WASHINGTON, D.C. – National Rural Water Association President Charles Hilton spoke during a celebration of the 40th Anniversary of the Safe Drinking Water Act held on Dec. 9th at the National Press Club in Washington, D.C. The event was hosted by a collection of water organizations, including the American Water Works Association, the Association of Metropolitan Water Agencies, the Association of State Drinking Water Administrators, the National Association of Water Companies, and the National Rural Water Association.
“I was in the industry when both the Clean Water Act and the Safe Drinking Water Act were implemented. I have experienced events that have profound effects on the health and safety of millions of Americans every day now and in the future, while both restoring and protecting our most precious resource, our water,” said Hilton, who is the general manager of the Breezy Hill Water and Sewer Company in South Carolina.
The Safe Drinking Water Act was enacted in 1974 as a means to ensure safe drinking water for the public. While many states had drinking water regulations, the SDWA was the first time the federal government had a way to create enforceable, nation-wide drinking water standards.
“In his signing statement of the 1974 Safe Drinking Water Act, President Gerald Ford emphasized the most important precept of the Act for it to be judged successful;,” Hilton said. “That precept was the idea of a partnership: a partnership beginning here in our nation’s capital, intermeshed with our 50 state governments, and ending in a place called Breezy Hill Water District that I manage – a partnership between the local community, state government, and finally the federal government.”
In many ways, the SDWA act lead to the creation of the National Rural Water Association. After the act, small water systems were faced with national standards that they often lacked the resources to meet, so they started forming associations with the goal of providing the necessary funding, training, and technical assistance to comply with the new regulations.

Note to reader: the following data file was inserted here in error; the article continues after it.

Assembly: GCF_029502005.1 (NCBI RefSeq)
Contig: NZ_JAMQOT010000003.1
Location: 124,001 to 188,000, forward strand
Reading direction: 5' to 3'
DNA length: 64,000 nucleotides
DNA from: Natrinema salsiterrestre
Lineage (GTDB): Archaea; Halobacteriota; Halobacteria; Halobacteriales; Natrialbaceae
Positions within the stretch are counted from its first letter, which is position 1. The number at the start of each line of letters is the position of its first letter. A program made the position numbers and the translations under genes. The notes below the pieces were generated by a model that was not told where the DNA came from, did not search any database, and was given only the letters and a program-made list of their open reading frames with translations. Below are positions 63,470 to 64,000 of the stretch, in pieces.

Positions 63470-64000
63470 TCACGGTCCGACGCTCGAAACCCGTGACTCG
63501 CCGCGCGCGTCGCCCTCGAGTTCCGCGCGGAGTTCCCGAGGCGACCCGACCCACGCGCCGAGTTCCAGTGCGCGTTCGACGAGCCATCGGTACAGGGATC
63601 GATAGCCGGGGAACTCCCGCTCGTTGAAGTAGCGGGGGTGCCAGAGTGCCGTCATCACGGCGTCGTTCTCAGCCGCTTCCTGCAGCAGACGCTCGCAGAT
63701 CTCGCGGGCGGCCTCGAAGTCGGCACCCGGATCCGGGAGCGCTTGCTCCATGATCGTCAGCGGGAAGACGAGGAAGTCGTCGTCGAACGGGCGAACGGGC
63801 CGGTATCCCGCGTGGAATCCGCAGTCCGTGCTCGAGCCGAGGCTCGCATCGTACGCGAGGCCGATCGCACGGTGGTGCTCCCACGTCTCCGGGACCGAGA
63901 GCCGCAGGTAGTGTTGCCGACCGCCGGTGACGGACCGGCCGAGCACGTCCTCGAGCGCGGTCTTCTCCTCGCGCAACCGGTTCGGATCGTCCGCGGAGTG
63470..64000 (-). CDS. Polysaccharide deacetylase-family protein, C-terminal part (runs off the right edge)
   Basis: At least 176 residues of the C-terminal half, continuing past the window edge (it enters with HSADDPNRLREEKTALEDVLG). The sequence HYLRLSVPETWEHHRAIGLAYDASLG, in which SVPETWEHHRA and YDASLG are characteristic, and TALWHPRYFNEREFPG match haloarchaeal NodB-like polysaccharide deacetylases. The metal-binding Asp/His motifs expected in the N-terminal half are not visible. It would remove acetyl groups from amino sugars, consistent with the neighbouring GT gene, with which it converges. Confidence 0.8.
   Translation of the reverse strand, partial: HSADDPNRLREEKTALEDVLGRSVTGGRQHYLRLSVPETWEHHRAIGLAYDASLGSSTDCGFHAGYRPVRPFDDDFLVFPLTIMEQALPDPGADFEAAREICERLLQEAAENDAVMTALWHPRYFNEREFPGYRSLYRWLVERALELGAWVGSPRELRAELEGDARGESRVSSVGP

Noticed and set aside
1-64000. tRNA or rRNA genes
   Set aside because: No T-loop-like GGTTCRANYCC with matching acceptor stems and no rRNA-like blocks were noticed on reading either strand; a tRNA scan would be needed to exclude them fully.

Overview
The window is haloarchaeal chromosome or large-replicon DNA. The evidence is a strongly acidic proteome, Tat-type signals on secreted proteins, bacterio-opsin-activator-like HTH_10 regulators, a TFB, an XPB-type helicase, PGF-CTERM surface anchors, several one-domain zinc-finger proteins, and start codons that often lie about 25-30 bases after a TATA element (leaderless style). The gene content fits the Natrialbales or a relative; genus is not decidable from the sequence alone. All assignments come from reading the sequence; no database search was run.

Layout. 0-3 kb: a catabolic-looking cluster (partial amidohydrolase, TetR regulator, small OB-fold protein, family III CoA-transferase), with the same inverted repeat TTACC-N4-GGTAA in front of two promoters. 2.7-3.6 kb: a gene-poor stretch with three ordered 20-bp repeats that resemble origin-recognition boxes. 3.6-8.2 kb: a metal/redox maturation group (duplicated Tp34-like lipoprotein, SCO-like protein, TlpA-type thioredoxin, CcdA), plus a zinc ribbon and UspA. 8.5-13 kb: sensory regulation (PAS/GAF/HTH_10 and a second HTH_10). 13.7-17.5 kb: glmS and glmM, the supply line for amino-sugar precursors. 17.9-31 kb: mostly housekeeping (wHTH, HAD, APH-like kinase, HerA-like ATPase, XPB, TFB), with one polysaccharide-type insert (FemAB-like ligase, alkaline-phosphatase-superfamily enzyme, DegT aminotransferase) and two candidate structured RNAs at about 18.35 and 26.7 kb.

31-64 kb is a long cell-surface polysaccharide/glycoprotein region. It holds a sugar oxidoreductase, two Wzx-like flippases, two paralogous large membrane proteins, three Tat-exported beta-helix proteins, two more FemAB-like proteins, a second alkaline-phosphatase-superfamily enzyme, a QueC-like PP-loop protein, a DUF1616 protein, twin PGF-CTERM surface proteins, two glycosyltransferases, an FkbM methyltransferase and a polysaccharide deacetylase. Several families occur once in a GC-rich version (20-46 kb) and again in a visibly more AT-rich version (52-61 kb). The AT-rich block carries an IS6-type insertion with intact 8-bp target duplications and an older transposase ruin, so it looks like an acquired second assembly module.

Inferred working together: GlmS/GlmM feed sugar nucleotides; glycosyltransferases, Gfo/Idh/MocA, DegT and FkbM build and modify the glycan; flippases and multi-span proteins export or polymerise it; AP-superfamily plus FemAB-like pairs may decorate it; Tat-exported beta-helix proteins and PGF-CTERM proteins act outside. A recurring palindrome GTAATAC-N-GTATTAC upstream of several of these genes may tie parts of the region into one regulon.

“The National Rural Water Association represents 30,000 of these small local communities,” Hilton said. “Some are so small they are both governed and operated by unpaid volunteers. Some are large enough to have professionals who lead the industry in technical, operational, and managerial skills. But all 30,000 are committed to one end goal – they exist to protect the health of their respective communities by providing the safest water possible.”
In the 40 years since the law’s creation, the challenges have changed and grown more complex.
“Originally, I had written the remark that for the truly small systems, and even for systems the size of my system, our challenges are enormous,” Hilton said. “But while true, I immediately realized that every water system in our nation is equally challenged, some simply have more resources, but all are faced with the same problems. Forty years ago preparedness meant having a repair clamp for every size of pipe in your system. Today we still have to have that clamp, but that is the easy part. The difficult problems are facing the Hurricane Katrinas and Superstorm Sandys; facing the fact that climate is changing and that we must prepare for droughts that we are experiencing now or the flooding that will occur elsewhere.”
Hilton took time to highlight the various partnerships that have helped rural water systems. Those include billions of dollars in funding from the U.S. Department of Agriculture, and both regulatory and financial assistance from the Environmental Protection Agency.
“President Ford said in 1974, ‘I am pleased to say that we are moving ahead to confront these new problems threatening our drinking water.’ Forty years later we are still moving ahead,” Hilton said. “We have not reached our goal, but because of the individuals in this room, their organizations, and the involvement of our communities, we will overcome every challenge.”
Hilton’s speech was part of a day of events that included presentations from Peter Grevatt, Gina McCarthy, and Victor Kim of the EPA.